Scotland's main teaching union has agreed to hold a ballot on boycotting the development of the new curriculum.
Delegates at the EIS conference in Perth said the Curriculum for Excellence changes were being brought in too quickly, increasing workloads and damaging pupils' learning.
Teachers voted against targeted strikes over pay and conditions.
The union's leader Ronnie Smith warned of dark times ahead as councils seek to make savings.
The ballot on boycotting some development work on the new curriculum will be held in November.
Introducing the boycott motion to conference, Michael Dolan, from West Dunbartonshire, said changes to the curriculum, teaching methodologies, assessment methods and reporting on pupils' progress to parents were "all too much".
Teachers are being "asked to plan for changes before anyone can tell us where we are going".
He said: "It's all too much and there's not enough support and time to evaluate the effects and implications of the changes. We do need to be given proper time and resources to implement changes.
"In education, we can't afford to get it wrong. We can't experiment with the education of a generation of young people."
A separate motion to suspend the Curriculum for Excellence because of massive cuts to education was also carried by union members.
In his address to conference EIS leader Mr Smith warned of the difficult times.
He said: "We are far from seeing the light at the end of the tunnel. We face many more and serious challenges ahead."
The Scottish Government has commissioned Professor Gerry McCormac of Stirling University to review teachers' pay and conditions.
Mr Smith added: "Most immediately we face what may flow from the McCormac Review.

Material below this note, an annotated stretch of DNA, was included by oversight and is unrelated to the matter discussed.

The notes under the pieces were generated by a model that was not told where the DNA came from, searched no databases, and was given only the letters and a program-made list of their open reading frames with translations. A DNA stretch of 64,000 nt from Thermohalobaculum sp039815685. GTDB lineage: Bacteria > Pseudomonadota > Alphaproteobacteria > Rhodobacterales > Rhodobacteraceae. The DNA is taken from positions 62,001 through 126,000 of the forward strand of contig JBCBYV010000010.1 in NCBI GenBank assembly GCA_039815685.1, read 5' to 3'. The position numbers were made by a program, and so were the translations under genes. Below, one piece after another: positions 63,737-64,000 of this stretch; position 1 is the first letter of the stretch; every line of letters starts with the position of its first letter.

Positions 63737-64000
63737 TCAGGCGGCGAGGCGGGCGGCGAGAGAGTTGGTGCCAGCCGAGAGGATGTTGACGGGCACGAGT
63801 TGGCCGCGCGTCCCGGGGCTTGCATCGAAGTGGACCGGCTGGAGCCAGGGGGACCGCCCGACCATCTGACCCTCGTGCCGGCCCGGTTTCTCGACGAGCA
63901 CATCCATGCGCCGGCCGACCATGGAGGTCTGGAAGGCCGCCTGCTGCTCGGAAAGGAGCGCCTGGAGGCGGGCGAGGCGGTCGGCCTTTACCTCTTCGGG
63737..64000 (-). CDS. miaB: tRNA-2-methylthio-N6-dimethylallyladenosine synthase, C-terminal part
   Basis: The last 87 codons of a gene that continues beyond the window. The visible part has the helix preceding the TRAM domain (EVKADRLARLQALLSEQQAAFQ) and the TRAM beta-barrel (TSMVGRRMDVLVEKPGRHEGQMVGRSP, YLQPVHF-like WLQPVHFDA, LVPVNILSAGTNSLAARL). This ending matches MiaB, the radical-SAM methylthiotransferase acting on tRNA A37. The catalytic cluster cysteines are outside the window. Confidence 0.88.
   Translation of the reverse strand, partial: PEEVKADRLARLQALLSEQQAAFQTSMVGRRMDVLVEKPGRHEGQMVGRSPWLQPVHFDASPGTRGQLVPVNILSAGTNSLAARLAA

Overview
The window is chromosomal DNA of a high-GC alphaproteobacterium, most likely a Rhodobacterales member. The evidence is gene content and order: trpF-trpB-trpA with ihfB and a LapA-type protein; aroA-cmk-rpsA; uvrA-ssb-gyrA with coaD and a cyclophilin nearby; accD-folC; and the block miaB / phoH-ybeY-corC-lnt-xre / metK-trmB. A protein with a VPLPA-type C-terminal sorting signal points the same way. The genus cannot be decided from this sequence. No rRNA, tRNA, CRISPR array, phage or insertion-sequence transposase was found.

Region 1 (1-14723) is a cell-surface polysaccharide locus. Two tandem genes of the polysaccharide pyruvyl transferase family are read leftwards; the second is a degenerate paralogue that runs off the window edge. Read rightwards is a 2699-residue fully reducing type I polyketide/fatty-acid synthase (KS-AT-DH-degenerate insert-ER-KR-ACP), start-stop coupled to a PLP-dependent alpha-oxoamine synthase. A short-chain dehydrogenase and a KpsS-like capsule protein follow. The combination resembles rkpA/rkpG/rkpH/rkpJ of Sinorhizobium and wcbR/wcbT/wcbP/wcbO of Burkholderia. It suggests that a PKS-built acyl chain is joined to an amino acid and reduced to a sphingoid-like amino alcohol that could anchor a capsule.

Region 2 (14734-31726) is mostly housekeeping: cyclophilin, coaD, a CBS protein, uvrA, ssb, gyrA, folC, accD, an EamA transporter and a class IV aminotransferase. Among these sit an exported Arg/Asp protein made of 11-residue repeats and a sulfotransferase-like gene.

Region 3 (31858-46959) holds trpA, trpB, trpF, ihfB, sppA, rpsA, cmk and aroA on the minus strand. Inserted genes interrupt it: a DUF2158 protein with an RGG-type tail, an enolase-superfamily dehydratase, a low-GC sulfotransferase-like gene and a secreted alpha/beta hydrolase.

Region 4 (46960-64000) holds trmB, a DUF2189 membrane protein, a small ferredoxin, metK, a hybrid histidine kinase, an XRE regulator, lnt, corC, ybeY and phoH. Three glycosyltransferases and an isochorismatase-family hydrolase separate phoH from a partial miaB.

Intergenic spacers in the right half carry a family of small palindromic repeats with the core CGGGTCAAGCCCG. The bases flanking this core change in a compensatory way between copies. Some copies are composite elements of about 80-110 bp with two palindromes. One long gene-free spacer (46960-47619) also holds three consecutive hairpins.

"It is unfortunate that this review is working in such a straitened economic climate and I welcome the assurances they have given us that they will not be a stalking horse for a cuts agenda."
'Excellent work of teachers'
Education Secretary Mike Russell said he would meet with representatives from the EIS.
He added: "Speaking to teachers across Scotland there is clear support for Curriculum for Excellence and a clear recognition of its vital role in raising ambition and attainment levels in our schools.
"The EIS has again today signalled its ongoing commitment to teachers and Curriculum for Excellence in the interests of pupils.
"We will work with them to ensure we continue the excellent work of teachers delivering Curriculum for Excellence in all our schools while recognising the issues which are currently being considered by the McCormac Review."
EIS members also approved a motion to demand that the Scottish government increased the amount of money it is spending on its Curriculum for Excellence.
The motion said the government should set aside "adequate resources" needed to implement the changes.